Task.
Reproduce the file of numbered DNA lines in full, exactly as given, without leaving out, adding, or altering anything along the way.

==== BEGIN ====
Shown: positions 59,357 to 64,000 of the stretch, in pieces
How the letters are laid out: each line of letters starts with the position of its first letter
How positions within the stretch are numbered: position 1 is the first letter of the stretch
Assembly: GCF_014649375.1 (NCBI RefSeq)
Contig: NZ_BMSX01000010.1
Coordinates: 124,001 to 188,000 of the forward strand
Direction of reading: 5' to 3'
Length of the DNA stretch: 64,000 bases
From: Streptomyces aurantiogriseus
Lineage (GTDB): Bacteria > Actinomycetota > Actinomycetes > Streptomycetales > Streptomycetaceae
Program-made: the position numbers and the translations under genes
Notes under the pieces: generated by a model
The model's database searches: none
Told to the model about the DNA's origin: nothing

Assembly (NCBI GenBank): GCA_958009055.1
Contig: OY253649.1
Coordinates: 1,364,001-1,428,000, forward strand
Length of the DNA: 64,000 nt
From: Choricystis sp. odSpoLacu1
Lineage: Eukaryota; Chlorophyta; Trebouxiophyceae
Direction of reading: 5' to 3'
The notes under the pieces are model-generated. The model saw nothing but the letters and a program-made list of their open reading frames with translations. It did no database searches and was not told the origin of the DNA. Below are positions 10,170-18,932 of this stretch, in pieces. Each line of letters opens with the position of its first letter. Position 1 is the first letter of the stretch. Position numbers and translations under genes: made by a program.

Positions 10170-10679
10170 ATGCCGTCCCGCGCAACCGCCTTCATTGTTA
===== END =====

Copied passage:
Shown: positions 59,357 to 64,000 of the stretch, in pieces
How the letters are laid out: each line of letters starts with the position of its first letter
How positions within the stretch are numbered: position 1 is the first letter of the stretch
Assembly: GCF_014649375.1 (NCBI RefSeq)
Contig: NZ_BMSX01000010.1
Coordinates: 124,001 to 188,000 of the forward strand
Direction of reading: 5' to 3'
Length of the DNA stretch: 64,000 bases
From: Streptomyces aurantiogriseus
Lineage (GTDB): Bacteria > Actinomycetota > Actinomycetes > Streptomycetales > Streptomycetaceae
Program-made: the position numbers and the translations under genes
Notes under the pieces: generated by a model
The model's database searches: none
Told to the model about the DNA's origin: nothing

Assembly (NCBI GenBank): GCA_958009055.1
Contig: OY253649.1
Coordinates: 1,364,001-1,428,000, forward strand
Length of the DNA: 64,000 nt
From: Choricystis sp. odSpoLacu1
Lineage: Eukaryota; Chlorophyta; Trebouxiophyceae
Direction of reading: 5' to 3'
The notes under the pieces are model-generated. The model saw nothing but the letters and a program-made list of their open reading frames with translations. It did no database searches and was not told the origin of the DNA. Below are positions 10,170-18,932 of this stretch, in pieces. Each line of letters opens with the position of its first letter. Position 1 is the first letter of the stretch. Position numbers and translations under genes: made by a program.

Positions 10170-10679
10170 ATGCCGTCCCGCGCAACCGCCTTCATTGTTA